What is Gaelic Folklore?

Image of a waulking taken from Wikimedia Commons.
Image of a waulking taken from Wikimedia Commons.

Dearest Reader,

Now that I am at home with more time on my hands, I thought it time to put some blog posts together on ideas and cool things that I’ve been learning about. It’ll be a good way for me to review much of what I’ve been learning while sharing some interesting things.

First on the list: Gaelic folklore!

This is on my mind a lot since I still have to finish an essay for that class, and I know a lot of people who read this are Outlander fans and there are Gaelic folklore aspects of the series.

So what it is?

The first thing that needs to be addressed is actually another question: what is folklore?

When Googling “define folklore,” two things come up:

the traditional beliefs, customs, and stories of a community, passed through the generations by word of mouth


a body of popular myth and beliefs relating to a particular place, activity, or group of people.

Let’s unpack this a bit, because the definition sounds straightforward, but it gets pretty wobbly when looked at closely.

First: what exactly does it mean for something to be traditional? Does it have to be a certain age or pass through a certain number of generations? A search for a definition ties it to traditions, and tradition is defined as “the transmission of customs or beliefs from generation to generation, or the fact of being passed on in this way.”

That definition sounds pretty similar to the one for folklore itself, minus the stories and word of mouth. So are all traditions folklore but not all folklore is a tradition, since folklore can be orally transmitted stories that don’t follow under the “customs or beliefs” that counts as tradition?

And yet, because talk about the tradition of folklore, as if it is in itself a tradition because customs can revolve around those stories.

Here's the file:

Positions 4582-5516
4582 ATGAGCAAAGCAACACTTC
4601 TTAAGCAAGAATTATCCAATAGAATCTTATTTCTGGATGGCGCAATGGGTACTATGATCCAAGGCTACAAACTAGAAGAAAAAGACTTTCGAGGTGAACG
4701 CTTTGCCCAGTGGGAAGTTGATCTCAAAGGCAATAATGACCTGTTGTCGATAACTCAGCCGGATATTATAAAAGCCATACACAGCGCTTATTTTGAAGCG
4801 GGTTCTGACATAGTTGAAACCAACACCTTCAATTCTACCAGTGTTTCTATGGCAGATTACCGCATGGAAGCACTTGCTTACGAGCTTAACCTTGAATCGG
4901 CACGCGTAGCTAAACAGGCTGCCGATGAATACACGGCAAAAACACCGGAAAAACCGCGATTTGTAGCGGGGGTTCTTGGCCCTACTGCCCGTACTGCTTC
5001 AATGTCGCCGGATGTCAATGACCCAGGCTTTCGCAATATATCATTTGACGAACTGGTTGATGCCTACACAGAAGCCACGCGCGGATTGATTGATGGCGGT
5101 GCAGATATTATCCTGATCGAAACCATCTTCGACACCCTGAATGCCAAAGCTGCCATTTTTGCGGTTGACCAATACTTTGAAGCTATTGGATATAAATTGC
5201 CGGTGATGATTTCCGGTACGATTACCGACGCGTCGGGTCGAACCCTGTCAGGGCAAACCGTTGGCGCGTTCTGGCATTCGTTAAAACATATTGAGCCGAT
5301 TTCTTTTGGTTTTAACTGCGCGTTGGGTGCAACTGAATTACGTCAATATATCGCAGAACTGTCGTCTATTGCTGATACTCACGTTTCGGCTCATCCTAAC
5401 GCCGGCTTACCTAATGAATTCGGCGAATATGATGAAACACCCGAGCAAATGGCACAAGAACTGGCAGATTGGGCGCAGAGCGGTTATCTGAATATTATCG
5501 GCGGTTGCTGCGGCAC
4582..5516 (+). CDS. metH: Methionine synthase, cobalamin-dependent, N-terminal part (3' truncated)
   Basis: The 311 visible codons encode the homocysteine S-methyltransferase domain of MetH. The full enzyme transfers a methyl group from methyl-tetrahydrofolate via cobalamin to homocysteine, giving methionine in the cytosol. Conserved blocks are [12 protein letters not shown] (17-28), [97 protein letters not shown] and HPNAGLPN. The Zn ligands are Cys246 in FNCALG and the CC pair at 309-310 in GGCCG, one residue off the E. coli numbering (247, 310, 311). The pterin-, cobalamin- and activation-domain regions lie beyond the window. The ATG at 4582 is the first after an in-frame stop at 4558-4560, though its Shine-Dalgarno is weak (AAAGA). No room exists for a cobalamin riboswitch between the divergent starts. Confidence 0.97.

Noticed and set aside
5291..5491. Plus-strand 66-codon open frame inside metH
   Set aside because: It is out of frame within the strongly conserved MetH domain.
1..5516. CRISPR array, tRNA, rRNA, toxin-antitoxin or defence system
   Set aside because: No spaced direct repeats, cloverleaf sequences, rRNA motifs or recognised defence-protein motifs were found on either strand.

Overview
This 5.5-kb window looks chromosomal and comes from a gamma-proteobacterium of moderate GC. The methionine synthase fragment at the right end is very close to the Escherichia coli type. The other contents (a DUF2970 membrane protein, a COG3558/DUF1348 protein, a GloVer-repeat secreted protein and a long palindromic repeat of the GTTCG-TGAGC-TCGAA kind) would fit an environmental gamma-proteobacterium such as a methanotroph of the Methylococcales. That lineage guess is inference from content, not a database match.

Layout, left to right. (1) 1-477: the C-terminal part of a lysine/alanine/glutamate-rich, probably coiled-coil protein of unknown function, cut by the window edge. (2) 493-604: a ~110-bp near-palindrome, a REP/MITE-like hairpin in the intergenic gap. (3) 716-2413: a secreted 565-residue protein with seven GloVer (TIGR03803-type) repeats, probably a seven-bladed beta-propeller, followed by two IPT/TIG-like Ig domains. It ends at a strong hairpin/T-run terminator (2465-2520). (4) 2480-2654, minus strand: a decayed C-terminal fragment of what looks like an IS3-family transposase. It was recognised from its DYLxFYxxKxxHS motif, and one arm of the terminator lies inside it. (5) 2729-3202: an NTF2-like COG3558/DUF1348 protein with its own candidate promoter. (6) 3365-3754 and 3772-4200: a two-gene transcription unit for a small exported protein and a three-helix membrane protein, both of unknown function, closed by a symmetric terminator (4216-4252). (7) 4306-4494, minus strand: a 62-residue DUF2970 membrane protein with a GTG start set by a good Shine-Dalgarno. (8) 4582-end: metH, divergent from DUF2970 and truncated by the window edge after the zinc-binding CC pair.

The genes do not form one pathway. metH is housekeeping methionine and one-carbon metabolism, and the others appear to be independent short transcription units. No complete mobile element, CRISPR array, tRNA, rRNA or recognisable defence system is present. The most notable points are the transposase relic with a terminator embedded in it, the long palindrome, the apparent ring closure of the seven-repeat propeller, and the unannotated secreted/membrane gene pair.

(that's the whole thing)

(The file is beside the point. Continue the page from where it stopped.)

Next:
And are things like Bloody Mary and local ghost legends folklore passed on in our modern culture, or just scary stories?

It’s difficult to tell (although I’d say yes to those examples).

Another question: Is folklore fixed?

We often get folklore written down or performed and told by people drawing from written sources, at least in a culture so literate as ours (that changes when cultures become less literate and have different ideas about the written and spoken word than America/Europe).

That makes it easy to forget the folklore isn’t fixed. It’s constantly changing and being added to so it fits the times and the storyteller. Major plot points of stories don’t change, and poetry is much more likely to stay the same, but things are added or removed or forgotten. There are multiple versions of much of what exists in the world of Gaelic folklore, and other traditions are similar, although it really matters about the collectors and what people wanted to record or write down, because some groups were targeted for collection more than others.

That brings us to the next point, though: how do you define the group of people the folklore belongs to?

In some cases this is easy. Local legends belong to local communities, after all, and some folklore is situated in certain tribes or cults. However, it gets complicated when things proliferate themselves into many groups. If it can’t be changed, who does it belong to, and what are the limits determining groups? Race, class, religion, ethnicity, education level? Can there be a wealthy group folklore and a poor group folklore in the same place at the same time? Should all work by a race or nationality be grouped together, or could there be other things placing them in different groups altogether?